27 September, 2009
A couple of days ago I was threading up my loom, listening to my Zen (similar to an iPod) which was randomly selecting tunes from my collection of classical, jazz and popular music. It’s a great way to listen, never knowing whether the next track will be some Brahms, or Muse, or Frank Sinatra, or Sting, Malpais, Santana, Tchaikovsky, etc…. I love it! Then you have some of the tunes running around in your head for the next few days.
This morning, I had a couple of them popping up during my walk with Charlie, and then, out of the blue, an Elton John track (which isn’t on my Zen) of Daniel. Just before I’d gone out on the walk, I was reading another of the articles from The Philosophers’ Magazine – Sublime Confusion – about the filmosophical view of David Lynch. Part of it is about watching something that vaguely follows the disjointed random thinking patterns we have – at least, that’s the way I interpreted it. It got me to thinking (as these things often do). I wonder how we would feel about viewing something that works in a similar randomly generated way that our brains do. Would it feel just a little crazy and hard to follow? After all, most of what we think about, we’re not actually really conscious of thinking about. It’s sort of just there, similar in fashion to a computer’s running things in the background, mostly hidden behind whatever else is going on, but occasionally coming forward to be seen or recognised, as when a sudden thought pops to the forefront of your mind.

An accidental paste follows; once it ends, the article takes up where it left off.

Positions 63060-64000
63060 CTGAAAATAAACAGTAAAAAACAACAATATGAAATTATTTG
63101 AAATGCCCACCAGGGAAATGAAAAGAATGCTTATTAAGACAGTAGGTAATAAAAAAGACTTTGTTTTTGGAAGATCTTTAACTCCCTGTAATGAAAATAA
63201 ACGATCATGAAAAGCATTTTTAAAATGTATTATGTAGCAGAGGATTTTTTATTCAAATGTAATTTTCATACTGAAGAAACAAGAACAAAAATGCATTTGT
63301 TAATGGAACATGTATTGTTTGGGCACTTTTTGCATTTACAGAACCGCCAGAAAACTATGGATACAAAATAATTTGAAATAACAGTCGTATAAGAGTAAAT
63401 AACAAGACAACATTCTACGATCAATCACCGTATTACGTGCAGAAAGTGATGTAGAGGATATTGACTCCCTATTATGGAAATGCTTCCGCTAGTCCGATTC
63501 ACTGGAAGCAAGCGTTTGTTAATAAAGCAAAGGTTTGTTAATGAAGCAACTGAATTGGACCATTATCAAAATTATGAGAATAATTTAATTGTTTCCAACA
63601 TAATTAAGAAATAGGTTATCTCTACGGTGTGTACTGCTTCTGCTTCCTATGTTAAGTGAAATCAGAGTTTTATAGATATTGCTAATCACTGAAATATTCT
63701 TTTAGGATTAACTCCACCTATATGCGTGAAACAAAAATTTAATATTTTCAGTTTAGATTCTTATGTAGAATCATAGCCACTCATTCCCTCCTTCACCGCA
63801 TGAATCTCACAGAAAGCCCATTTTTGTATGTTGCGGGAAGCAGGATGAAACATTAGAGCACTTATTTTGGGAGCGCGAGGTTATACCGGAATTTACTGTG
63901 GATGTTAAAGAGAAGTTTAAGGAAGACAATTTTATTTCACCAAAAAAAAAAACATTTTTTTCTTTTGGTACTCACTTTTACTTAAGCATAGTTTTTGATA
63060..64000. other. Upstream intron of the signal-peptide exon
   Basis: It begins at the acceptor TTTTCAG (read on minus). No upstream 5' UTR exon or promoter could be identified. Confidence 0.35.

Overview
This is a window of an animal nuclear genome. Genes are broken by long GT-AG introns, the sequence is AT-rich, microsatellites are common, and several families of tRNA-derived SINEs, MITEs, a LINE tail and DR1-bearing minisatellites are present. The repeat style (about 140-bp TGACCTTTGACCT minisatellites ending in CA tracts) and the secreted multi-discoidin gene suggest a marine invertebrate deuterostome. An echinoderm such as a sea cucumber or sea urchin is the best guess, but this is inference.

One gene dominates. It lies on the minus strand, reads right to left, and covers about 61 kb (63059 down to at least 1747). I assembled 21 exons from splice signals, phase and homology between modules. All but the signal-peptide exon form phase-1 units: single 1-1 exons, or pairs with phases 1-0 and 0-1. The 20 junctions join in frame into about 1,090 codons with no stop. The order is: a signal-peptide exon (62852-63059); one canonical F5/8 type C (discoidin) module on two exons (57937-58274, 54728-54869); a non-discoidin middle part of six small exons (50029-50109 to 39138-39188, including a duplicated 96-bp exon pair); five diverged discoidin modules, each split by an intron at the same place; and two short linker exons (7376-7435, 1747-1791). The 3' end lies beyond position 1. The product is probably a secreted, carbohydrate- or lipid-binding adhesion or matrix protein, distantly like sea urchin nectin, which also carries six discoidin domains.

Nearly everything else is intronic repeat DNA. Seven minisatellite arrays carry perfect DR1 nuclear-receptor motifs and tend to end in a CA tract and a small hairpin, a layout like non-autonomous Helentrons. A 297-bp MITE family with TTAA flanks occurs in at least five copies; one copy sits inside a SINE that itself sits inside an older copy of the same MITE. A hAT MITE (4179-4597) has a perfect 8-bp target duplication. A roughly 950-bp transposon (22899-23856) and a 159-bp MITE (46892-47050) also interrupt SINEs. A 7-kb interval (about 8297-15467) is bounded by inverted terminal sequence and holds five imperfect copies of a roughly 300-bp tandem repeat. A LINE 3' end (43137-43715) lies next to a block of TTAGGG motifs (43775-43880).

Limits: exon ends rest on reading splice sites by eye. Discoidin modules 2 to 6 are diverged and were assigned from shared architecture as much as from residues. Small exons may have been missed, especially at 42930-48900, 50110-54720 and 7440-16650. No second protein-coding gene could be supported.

In the last couple of weeks, on WeaveTech – one of the weaving yahoo chat groups that I belong to – there has been a discussion of accidental weaving, and this struck a chord with me and the film article this morning. I love serendipity – the sudden connections or pathways that occasionally unfurl which lead you to something really exciting, or life-changing, or stop you in your tracks. Accidental weaving can be a tool to generate ideas like that. In fact, several people suggested randomly generated check programmes that develop stripes, checks, tartans and plaids. For me, accidental weaving is something I engage in a lot. I can be pootling along, working on one particular technique or development, when all of a sudden, a completely tangential thought elbows its way in, demanding to be heard that can lead to a whole new path of investigation and experiment.